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据科学公共图书馆（Public Library of Science）2021年11月16日提供的消息，中美科学家联合研究发现喝咖啡和茶可能与降低中风（stroke）和痴呆（dementia）的发病率有关（Coffee and tea drinking may be associated with reduced rates of stroke and dementia）。相关研究结果于2021年11月16日已经在《科学公共图书馆医学》（PLoS Medicine）杂志网站发表——Yuan Zhang, Hongxi Yang, Shu Li, Wei-dong Li, Yaogang Wang. Consumption of coffee and tea and risk of developing stroke, dementia, and poststroke dementia: A cohort study in the UK Biobank. PLoS Medicine, 2021, 18(11): e1003830. Published: November 16, 2021. https://doi.org/10.1371/journal.pmed.1003830.参与此项研究的有来自中国天津医科大学（Tianjin Medical University）和美国耶鲁大学公共卫生学院（Yale School of Public Health, Yale University）的研究人员。此项研究对50-74岁健康人群的研究表明，喝咖啡或茶可能与降低中风和痴呆的风险有关，而且喝咖啡还能降低中风后痴呆的风险。
中风是危及生命的事件，导致全球10%的死亡。痴呆症是与脑功能（brain function）下降有关的症状的总称，是一个具有高经济和社会负担的全球健康问题。中风后痴呆是中风后出现痴呆症状的一种情况。张源（Yuan Zhang）和来自中国天津医科大学的同事们研究了来自英国生物样本库（UK Biobank）的365682名参与者，他们是在2006-2010年期间招募的，并跟踪他们到2020年。一开始，参与者自我报告他们的咖啡（coffee）和茶摄入量。在研究期间，5079名参与者患上了痴呆症，10053人至少经历过一次中风。
每天喝2-3杯咖啡或3-5杯茶，或同时喝4 - 6杯咖啡和茶的人患中风或痴呆的几率最低。每天喝2-3杯咖啡和2-3杯茶的人中风的风险降低了32% (HR, 0.68, 95% CI, 0.59-0.79; P <0.001)和降低28%的痴呆症风险(HR, 0.72, 95% CI, 0.59-0.89; P =0.002)，与既不喝咖啡也不喝茶的人相比。单独饮用咖啡或同时饮用茶也能降低中风后痴呆的风险。
上述介绍，仅供参考。欲了解更多信息，敬请注意浏览原文或者相关报道。注意：过量饮用咖啡会减少脑容量，增加患痴呆症的风险（Excess coffee use shown to decrease brain volume, increase dementia risk）！
Stroke and dementia become an increasing global health concern and bring a heavy economic and social burden worldwide.
Considerable controversy exists on the association of coffee and tea consumption with stroke and dementia.
Little is known about the association between the combination of tea and coffee and the risk of stroke and dementia and poststroke dementia.
This study included 365,682 participants (50 to 74 years old) from the UK Biobank who reported their coffee and tea consumption.
We found that coffee intake of 2 to 3 cups/d or tea intake of 3 to 5 cups/d or their combination intake of 4 to 6 cups/d were linked with the lowest hazard ratio (HR) of incident stroke and dementia.
Drinking 2 to 3 cups of coffee with 2 to 3 cups of tea daily were associated with a 32% lower risk of stroke and a 28% lower risk of dementia.
Intake of coffee alone or in combination with tea was associated with lower risk of poststroke dementia.
These findings highlight a potential beneficial relationship between coffee and tea consumption and risk of stroke, dementia, and poststroke dementia, although causality cannot be inferred.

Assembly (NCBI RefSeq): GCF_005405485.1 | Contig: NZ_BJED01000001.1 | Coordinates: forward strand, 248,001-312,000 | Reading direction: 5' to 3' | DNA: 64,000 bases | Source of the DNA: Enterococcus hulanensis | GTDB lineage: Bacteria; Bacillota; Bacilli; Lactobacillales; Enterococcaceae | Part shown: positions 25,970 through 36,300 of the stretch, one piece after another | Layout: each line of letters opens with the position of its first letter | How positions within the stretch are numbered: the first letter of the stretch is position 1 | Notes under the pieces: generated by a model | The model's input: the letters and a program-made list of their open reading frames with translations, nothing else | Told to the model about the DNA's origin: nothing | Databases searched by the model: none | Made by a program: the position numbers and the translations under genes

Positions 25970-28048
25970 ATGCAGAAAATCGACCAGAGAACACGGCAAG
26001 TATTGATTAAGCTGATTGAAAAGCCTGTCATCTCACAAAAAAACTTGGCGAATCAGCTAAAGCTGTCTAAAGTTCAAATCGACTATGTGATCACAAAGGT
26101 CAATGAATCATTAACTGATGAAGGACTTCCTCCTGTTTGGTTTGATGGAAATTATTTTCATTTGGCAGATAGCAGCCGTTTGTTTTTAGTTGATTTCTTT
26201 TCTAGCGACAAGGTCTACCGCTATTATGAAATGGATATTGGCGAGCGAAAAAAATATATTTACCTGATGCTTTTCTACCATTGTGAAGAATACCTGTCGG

These findings may be of interest to clinicians involved in the prevention and treatment of stroke, dementia, and poststroke dementia.
Previous studies have revealed the involvement of coffee and tea in the development of stroke and dementia. However, little is known about the association between the combination of coffee and tea and the risk of stroke, dementia, and poststroke dementia. Therefore, we aimed to investigate the associations of coffee and tea separately and in combination with the risk of developing stroke and dementia.
Methods and findings
This prospective cohort study included 365,682 participants (50 to 74 years old) from the UK Biobank. Participants joined the study from 2006 to 2010 and were followed up until 2020. We used Cox proportional hazards models to estimate the associations between coffee/tea consumption and incident stroke and dementia, adjusting for sex, age, ethnicity, qualification, income, body mass index (BMI), physical activity, alcohol status, smoking status, diet pattern, consumption of sugar-sweetened beverages, high-density lipoprotein (HDL), low-density lipoprotein (LDL), history of cancer, history of diabetes, history of cardiovascular arterial disease (CAD), and hypertension. Coffee and tea consumption was assessed at baseline. During a median follow-up of 11.4 years for new onset disease, 5,079 participants developed dementia, and 10,053 participants developed stroke. The associations of coffee and tea with stroke and dementia were nonlinear (P for nonlinear <0.01), and coffee intake of 2 to 3 cups/d or tea intake of 3 to 5 cups/d or their combination intake of 4 to 6 cups/d were linked with the lowest hazard ratio (HR) of incident stroke and dementia. Compared with those who did not drink tea and coffee, drinking 2 to 3 cups of coffee and 2 to 3 cups of tea per day was associated with a 32% (HR 0.68, 95% CI, 0.59 to 0.79; P < 0.001) lower risk of stroke and a 28% (HR, 0.72, 95% CI, 0.59 to 0.89; P = 0.002) lower risk of dementia. Moreover, the combination of coffee and tea consumption was associated with lower risk of ischemic stroke and vascular dementia. Additionally, the combination of tea and coffee was associated with a lower risk of poststroke dementia, with the lowest risk of incident poststroke dementia at a daily consumption level of 3 to 6 cups of coffee and tea (HR, 0.52, 95% CI, 0.32 to 0.83; P = 0.007). The main limitations were that coffee and tea intake was self-reported at baseline and may not reflect long-term consumption patterns, unmeasured confounders in observational studies may result in biased effect estimates, and UK Biobank participants are not representative of the whole United Kingdom population.
We found that drinking coffee and tea separately or in combination were associated with lower risk of stroke and dementia. Intake of coffee alone or in combination with tea was associated with lower risk of poststroke dementia.